Learning about diabetes from our Diabetic Dietitian

November is Diabetes month and who better to write this month’s newsletter than the Diabetic Dietitian, Talia den Dulk.

How old were you when you were diagnosed with Diabetes?
I have had Diabetes for the past 30 years and I was ten years old when I was diagnosed. I remember not wanting to eat food and I had a very big craving for Sparletta Pine Nut. I would dream about going to the shop and downing a 2lt on the spot. 

What was the telling sign that you had Diabetes?

Thirst. Every time I walked past a swimming pool, I felt that I could drink the contents of the pool. With this came frequent visits to the toilet. Sometimes even 5 times during the night. I did lose some weight and wasn’t very hungry but I could drink anything and everything for the A-team. 

What type of Diabetes do you have?

I have the type of diabetes where you have to monitor your blood sugar at least 4 times per day and inject with insulin also a minimum of four times per day. My pancreas does not produce any insulin – This is referred to as Type 1 Diabetes. 

Type I Diabetes: Insulin deficient – The body does not produce any of its own insulin. You therefore need to inject it.  This is a genetic condition.

Type II Diabetes: Insulin Resistant – Your body produces its own insulin but the cells are resistant to the insulin and the body will produce more insulin and eventually deplete the pancreas reserves over time. This is linked to unhealthy lifestyle.


How is your diabetes different from the other type of Diabetes?
The other type of diabetes is called Non-Insulin Dependant Diabetes Type 2 and you take tablets for this type of diabetes. As the disease progresses you may eventually need insulin injections. The difference is that with Type 2 Diabetes, the pancreas produces insulin but the cells cannot use the sugar properly. This is called insulin resistance. Eventually the pancreas has to work harder to make more insulin to get the blood sugar into the cells and eventually the pancreas burns out and loses function. This type of diabetes is linked to bad eating habits and being overweight.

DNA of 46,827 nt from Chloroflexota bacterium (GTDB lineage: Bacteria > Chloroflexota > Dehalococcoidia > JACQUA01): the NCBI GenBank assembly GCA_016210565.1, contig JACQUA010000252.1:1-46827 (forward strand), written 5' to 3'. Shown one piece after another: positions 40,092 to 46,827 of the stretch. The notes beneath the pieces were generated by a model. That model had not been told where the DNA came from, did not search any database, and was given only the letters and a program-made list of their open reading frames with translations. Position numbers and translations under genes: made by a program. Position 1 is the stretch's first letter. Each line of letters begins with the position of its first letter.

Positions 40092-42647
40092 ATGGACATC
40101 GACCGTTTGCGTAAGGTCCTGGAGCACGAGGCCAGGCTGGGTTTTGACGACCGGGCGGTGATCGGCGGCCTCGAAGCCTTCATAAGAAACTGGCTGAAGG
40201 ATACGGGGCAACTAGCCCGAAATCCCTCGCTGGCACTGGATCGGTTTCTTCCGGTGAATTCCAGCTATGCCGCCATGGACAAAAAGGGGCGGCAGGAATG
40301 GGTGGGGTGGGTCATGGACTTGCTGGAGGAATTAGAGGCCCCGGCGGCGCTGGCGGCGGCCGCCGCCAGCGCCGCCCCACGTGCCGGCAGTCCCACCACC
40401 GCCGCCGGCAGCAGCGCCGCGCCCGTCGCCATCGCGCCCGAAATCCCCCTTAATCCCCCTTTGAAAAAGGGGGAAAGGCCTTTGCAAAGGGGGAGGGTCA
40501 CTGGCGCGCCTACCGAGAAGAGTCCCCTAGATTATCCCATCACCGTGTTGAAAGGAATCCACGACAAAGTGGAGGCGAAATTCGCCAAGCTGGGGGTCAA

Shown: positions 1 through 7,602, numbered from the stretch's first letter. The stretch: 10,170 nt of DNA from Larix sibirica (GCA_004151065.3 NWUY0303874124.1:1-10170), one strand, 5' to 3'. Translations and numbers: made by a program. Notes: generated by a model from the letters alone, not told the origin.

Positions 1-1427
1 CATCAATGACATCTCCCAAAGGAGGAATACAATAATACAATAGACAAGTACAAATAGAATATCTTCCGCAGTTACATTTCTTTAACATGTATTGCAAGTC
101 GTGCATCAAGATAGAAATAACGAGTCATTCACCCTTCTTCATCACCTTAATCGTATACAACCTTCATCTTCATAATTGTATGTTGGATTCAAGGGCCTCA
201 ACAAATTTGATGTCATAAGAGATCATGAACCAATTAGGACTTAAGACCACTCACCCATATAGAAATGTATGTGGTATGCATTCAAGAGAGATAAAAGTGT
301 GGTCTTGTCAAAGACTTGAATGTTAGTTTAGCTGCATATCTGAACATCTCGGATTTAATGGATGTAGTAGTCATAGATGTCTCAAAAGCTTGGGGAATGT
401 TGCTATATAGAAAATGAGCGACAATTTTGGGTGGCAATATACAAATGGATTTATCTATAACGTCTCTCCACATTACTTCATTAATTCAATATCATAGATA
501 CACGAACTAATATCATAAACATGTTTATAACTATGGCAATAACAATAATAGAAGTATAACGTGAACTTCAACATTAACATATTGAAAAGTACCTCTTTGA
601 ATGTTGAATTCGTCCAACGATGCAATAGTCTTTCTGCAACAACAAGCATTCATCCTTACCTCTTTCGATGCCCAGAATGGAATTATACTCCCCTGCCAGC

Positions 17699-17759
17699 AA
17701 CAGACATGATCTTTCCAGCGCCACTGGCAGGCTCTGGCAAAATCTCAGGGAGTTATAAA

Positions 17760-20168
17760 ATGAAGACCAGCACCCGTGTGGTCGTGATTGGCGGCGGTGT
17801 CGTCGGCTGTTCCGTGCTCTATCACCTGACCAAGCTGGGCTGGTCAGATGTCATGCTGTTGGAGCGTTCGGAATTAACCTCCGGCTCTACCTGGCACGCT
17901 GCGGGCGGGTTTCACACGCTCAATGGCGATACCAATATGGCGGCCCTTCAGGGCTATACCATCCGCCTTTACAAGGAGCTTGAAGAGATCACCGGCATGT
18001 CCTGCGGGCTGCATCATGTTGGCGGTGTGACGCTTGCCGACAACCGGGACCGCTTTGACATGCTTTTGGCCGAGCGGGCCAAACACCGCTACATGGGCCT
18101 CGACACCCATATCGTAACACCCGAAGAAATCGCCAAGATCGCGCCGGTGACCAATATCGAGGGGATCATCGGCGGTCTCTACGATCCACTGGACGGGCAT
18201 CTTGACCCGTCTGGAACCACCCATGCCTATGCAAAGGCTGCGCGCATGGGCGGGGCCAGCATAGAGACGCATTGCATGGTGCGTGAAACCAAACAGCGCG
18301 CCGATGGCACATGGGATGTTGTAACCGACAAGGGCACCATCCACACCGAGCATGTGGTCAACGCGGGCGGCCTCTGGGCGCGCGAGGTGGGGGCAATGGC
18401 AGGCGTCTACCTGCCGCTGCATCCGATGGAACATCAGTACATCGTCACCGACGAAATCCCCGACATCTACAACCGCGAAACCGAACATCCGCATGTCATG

Were you overweight and eating badly as a child?
Quite the opposite. I was a National swimmer and swam at least four hours per day.  We ate very healthily. We have auto-immune disease in our family and these genes were passed over to me. It is thought that a virus triggers the genes and then you present with diabetes.  


Why did you study diet and become a dietitian?
I have always believed that diabetic diets were impractical and not lifetime sustaining. And of course chocolate would always have to form part of my eating plan. Acquiring the correct knowledge would help me to change viewpoints and impractical eating plans for my peer diabetics. The personal experience with food, insulin and exercise can give me more practical insight as to why people may struggle to get their glucose levels under control.

Pain Control Juice

The ginger in this oh-so-good-for-you vegetable drink will pep you up when you’re feeling a bit tired and your system is sluggish.


  • 2 carrots
  • 4 tomatoes, roughly chopped
  • 1 tbsp lemon juice
  • 30g fresh flat-leaf parsley
  • 3 cm piece fresh ginger, peeled and finely grated
  • Pinch of cayenne pepper (optional)
  • Small handful of crushed ice
  • 125 ml chilled water


  1. Feed the carrots through a juicer or blend with a good blender. Add the tomatoes and lemon juice and blend.
  2. Add the parsley, ginger and crushed ice and blend again until smooth. Add the water and whizz again.
  3. Pour into a glass, garnish with the parsley and serve immediately.